Tuesday, January 04, 2005

600 tonnes

Glenn Rynolds (who needs no links from me, so I'll spare my html effort) pimped this story, but I can't leave it alone. I mean, so the most read blogger links it - who says I can't have my say? Anyway, Flit writes regarding why Canada didn't (or, more accurately, couldn't ) send its Disaster Assistance Response Team (DART) to help out with the tsunami victims. Apparently, they can't move 600 tonnes, which is the amount of airlift of DART. They would have needed civilian airlift, which they have in short supply.

Fully supported by the Prime Minister, he [John McCullum]publicly switched the military's focus to a "last-in," stabilization-oriented force (or, admitted that was what we really had, if you prefer to think of it that way)... low-intensity conflict only, shipped by chartered air into countries with a sufficiently-stable ground picture that significant casualties were highly unlikely. Starting with the McCallum years, we officially became "hotspot" averse.

Canada's has eliminated (by choice) their ability to be a rapid response team anywhere, for anything (either for military purposes, or a humanitarian disaster.)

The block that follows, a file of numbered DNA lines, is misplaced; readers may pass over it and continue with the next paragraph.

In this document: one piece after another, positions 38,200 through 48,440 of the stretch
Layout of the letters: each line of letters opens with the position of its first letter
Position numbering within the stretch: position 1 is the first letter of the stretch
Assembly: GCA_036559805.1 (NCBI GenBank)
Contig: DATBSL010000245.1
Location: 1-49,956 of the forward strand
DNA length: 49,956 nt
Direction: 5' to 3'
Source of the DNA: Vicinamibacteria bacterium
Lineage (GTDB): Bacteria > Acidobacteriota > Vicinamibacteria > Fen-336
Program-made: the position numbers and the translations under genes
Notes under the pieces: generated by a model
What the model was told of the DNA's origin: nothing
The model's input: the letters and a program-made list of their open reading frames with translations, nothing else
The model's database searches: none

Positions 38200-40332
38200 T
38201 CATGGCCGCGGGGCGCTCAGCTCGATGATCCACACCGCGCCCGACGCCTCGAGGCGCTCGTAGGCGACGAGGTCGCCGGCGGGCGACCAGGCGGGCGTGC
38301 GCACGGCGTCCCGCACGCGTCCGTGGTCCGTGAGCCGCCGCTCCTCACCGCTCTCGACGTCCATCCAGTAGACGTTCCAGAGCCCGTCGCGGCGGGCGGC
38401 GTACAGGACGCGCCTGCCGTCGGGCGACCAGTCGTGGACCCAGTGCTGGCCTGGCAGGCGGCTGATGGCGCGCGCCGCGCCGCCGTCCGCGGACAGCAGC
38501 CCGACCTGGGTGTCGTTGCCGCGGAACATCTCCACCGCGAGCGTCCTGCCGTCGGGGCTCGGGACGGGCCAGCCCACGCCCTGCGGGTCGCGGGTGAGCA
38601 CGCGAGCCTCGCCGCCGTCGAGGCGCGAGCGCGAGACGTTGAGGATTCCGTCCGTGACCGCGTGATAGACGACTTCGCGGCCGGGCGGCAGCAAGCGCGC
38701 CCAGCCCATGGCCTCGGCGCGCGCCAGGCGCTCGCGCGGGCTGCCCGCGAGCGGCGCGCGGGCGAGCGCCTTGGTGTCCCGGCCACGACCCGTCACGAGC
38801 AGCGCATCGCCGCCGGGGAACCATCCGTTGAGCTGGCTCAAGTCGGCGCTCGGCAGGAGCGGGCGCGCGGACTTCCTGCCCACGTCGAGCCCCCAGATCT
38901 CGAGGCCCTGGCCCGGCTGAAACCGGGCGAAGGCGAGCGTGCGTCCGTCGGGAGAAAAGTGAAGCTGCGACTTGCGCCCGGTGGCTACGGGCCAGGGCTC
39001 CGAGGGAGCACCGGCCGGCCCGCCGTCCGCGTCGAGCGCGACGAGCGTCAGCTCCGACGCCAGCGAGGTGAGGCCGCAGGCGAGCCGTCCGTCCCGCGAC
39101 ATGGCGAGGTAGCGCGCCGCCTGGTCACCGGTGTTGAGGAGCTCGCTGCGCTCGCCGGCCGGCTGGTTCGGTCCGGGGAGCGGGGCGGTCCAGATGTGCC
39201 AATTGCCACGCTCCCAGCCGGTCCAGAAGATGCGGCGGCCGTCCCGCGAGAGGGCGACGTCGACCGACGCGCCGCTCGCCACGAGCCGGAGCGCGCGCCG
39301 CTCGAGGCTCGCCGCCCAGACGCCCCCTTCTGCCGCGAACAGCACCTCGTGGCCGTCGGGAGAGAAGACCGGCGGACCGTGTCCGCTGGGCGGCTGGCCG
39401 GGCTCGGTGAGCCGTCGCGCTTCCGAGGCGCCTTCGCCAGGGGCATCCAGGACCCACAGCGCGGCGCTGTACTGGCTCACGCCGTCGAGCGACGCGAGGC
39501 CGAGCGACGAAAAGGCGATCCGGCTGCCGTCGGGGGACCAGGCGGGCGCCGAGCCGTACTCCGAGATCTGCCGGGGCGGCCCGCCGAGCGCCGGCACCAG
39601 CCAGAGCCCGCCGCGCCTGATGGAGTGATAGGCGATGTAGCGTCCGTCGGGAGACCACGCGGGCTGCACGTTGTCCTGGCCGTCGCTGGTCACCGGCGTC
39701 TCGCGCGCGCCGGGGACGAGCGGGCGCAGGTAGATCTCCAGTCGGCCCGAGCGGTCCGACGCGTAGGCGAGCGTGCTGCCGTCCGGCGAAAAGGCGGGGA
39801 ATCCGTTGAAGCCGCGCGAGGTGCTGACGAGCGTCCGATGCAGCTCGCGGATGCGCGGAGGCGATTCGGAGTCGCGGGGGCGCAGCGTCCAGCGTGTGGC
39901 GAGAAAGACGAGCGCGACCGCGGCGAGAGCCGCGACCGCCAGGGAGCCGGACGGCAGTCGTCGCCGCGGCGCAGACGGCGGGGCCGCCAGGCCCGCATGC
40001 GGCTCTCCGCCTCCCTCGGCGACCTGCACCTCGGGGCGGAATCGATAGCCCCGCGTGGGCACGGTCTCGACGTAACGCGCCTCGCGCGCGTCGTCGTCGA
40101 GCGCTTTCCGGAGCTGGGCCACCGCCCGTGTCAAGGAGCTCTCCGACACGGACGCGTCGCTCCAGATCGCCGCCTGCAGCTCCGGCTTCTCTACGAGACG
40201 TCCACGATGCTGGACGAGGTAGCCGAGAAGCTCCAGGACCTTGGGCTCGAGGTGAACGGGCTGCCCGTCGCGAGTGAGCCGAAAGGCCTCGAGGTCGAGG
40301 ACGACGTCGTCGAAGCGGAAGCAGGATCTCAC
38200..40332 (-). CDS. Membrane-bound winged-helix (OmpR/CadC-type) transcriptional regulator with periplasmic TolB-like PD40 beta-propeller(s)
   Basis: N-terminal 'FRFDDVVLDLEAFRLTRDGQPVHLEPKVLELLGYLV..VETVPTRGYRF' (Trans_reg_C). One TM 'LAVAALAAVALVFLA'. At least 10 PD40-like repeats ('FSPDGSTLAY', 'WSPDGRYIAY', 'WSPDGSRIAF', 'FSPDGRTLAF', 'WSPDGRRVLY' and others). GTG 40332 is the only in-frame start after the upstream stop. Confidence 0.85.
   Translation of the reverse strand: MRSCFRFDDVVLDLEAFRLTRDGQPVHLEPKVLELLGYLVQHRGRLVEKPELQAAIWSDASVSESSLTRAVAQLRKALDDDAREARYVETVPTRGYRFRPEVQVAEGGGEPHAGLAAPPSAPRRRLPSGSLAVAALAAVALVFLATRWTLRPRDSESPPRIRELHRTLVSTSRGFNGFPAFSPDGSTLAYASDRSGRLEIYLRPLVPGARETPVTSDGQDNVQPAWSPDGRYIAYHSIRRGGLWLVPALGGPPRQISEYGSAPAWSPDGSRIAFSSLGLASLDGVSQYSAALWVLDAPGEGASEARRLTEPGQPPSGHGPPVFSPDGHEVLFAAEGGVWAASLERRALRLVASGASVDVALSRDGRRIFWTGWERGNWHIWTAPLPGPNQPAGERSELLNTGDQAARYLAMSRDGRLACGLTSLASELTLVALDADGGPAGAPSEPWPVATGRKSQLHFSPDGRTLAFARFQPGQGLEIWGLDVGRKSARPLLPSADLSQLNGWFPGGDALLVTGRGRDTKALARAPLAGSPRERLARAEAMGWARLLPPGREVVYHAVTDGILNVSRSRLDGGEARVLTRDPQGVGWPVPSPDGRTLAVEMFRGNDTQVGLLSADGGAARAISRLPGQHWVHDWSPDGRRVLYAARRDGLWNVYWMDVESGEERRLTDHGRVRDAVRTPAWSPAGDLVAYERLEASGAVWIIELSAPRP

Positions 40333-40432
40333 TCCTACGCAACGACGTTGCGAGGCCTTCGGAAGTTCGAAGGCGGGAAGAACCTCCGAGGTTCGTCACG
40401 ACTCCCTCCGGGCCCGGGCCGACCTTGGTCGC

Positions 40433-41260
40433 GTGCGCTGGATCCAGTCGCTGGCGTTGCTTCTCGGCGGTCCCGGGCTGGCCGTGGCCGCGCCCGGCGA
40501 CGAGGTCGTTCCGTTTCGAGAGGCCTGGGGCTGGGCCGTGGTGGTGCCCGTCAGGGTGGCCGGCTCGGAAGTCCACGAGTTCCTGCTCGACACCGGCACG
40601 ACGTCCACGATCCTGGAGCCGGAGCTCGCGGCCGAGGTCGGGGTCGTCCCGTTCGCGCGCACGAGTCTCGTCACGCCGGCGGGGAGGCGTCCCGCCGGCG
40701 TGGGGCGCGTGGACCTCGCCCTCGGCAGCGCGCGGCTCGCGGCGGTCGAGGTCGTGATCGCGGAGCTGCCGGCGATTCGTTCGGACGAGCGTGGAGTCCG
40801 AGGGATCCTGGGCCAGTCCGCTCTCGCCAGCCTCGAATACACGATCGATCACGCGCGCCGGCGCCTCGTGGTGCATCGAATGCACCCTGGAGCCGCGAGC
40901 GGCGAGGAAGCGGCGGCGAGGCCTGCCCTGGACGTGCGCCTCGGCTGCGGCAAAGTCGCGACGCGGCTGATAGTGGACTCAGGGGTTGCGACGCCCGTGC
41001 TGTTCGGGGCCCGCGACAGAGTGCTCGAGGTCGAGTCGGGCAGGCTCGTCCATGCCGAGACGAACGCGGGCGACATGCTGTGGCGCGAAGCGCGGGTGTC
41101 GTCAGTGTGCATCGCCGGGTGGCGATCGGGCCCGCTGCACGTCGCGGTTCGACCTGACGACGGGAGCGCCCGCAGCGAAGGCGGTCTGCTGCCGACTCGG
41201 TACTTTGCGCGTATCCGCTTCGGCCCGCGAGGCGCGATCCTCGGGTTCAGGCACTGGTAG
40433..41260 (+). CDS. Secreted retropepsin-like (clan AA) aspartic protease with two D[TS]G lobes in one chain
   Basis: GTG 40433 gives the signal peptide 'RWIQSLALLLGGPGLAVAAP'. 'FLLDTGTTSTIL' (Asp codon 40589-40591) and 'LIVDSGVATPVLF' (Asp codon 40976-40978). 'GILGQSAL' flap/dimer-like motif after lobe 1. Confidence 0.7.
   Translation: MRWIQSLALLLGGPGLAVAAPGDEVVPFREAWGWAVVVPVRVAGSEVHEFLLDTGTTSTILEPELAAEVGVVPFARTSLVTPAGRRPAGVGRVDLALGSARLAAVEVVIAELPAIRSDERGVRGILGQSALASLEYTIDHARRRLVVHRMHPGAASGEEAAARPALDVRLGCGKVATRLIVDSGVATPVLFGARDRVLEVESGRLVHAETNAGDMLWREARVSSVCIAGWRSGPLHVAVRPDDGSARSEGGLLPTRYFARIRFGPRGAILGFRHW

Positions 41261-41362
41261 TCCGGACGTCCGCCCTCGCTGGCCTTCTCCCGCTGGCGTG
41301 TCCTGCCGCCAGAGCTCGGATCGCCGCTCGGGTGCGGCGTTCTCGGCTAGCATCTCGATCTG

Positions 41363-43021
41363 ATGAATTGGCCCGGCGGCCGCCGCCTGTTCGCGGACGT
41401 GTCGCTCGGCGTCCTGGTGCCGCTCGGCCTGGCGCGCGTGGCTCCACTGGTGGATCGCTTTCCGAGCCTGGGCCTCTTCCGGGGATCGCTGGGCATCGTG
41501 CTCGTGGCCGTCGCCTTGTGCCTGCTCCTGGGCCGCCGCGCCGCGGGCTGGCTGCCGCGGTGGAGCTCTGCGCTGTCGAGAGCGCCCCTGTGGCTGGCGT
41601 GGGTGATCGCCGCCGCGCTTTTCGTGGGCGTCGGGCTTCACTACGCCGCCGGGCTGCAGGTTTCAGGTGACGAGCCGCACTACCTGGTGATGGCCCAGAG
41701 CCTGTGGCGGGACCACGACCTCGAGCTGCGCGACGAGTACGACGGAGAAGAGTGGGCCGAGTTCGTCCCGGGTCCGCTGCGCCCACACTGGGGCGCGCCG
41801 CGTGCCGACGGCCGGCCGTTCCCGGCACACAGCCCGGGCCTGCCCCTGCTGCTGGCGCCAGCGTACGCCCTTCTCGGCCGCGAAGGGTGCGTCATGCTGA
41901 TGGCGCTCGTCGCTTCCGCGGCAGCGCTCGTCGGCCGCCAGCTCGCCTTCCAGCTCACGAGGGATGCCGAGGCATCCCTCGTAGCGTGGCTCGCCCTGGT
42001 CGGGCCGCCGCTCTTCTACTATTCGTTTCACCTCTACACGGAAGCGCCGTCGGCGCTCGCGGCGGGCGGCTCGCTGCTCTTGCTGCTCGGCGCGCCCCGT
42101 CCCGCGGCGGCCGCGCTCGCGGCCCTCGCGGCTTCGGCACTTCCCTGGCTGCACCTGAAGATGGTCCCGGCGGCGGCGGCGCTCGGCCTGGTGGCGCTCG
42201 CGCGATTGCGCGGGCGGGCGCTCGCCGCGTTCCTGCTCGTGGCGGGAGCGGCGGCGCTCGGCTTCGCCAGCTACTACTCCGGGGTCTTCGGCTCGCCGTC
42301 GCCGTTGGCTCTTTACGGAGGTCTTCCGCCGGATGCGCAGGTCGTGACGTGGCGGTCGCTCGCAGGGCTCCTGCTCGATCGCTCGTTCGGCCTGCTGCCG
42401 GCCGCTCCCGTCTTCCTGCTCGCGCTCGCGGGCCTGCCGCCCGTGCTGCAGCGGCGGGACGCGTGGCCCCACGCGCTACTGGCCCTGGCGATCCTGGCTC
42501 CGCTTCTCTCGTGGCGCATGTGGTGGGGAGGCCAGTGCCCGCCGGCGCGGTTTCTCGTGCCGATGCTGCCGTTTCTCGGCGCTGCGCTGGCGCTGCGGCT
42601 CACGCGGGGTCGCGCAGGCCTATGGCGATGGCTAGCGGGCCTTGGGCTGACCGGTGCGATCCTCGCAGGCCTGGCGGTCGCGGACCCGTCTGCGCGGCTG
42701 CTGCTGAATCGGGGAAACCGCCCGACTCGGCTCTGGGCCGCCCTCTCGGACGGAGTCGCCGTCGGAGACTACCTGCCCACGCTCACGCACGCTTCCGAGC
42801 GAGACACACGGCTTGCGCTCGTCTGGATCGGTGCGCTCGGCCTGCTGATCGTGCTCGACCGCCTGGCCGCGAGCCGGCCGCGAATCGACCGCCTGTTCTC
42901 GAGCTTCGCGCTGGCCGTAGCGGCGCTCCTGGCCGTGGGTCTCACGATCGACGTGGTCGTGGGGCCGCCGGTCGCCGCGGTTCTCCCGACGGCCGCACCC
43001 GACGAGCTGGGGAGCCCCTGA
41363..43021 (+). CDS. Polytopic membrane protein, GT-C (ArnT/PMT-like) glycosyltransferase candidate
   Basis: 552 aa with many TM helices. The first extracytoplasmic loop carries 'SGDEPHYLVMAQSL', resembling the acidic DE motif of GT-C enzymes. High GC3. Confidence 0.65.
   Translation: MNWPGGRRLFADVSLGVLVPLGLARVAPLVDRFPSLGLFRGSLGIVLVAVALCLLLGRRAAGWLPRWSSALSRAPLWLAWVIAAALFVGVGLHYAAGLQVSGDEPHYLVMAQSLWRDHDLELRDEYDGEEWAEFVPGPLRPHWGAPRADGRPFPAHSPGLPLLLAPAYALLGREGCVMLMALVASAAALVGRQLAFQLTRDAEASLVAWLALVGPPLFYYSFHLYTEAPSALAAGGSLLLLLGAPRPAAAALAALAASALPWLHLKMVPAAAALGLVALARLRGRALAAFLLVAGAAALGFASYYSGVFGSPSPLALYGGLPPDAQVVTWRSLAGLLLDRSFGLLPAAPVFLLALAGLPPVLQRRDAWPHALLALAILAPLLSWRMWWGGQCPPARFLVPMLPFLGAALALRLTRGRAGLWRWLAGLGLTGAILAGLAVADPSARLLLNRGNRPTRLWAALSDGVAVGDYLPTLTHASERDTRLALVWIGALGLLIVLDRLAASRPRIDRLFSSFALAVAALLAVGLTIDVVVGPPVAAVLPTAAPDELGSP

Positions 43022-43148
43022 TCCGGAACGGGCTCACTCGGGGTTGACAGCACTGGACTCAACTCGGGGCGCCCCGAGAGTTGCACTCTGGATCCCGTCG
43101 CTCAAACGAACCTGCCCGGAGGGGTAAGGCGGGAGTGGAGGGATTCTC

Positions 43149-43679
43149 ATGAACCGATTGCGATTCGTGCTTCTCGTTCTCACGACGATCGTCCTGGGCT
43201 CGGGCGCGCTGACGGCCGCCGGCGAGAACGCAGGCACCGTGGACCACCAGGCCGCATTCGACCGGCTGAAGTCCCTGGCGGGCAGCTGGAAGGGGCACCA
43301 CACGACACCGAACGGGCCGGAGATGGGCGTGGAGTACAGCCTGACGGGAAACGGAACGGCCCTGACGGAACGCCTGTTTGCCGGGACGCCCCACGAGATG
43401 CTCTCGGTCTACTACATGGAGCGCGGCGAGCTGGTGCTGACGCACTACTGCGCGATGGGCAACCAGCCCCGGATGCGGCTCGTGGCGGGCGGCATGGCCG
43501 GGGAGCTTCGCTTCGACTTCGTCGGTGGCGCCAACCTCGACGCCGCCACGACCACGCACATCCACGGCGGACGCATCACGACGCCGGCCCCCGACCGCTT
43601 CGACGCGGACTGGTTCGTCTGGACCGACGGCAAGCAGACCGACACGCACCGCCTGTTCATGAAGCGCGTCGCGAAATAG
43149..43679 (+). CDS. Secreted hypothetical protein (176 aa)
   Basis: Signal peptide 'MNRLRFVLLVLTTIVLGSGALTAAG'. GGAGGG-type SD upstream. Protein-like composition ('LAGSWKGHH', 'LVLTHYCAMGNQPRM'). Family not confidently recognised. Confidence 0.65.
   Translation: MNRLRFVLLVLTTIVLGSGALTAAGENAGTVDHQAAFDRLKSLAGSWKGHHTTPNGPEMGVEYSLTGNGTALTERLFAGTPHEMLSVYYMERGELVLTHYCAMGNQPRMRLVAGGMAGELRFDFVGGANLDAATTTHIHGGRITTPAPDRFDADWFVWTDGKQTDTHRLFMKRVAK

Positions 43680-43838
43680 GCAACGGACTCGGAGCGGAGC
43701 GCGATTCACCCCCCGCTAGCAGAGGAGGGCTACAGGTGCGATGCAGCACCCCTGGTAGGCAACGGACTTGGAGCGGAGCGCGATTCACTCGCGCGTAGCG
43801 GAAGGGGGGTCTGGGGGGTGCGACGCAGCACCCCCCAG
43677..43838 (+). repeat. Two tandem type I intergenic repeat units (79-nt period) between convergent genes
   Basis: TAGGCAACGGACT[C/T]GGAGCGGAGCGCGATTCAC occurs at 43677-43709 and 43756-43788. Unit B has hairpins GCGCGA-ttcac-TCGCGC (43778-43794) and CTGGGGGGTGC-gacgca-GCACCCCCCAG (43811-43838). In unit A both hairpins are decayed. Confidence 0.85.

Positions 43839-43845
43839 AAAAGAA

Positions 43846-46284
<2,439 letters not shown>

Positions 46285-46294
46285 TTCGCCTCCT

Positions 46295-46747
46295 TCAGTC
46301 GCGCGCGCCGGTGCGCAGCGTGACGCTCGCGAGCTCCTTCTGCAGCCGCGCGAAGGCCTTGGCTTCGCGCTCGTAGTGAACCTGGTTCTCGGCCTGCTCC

Unfortunately, as was commented on at the time, that mentality makes it now effectively impossible to deploy in natural disaster scenarios, as well. DART, an Eggleton "first-in" project, has atrophied to the point where it proved undeployable even to Haiti during the hurricanes last year. If all this makes you wonder how effective the CF might be if that earthquake had been off of Vancouver Island, instead of Aceh, well, you probably should wonder. It's certainly not encouraging. Hopefully the Americans will have an aircraft carrier free then, too.

Humn ... for good or bad, yes, I'm sure America will have an aircraft carrier free if and when Canada needs it. But, of course, isn't that what they're counting on?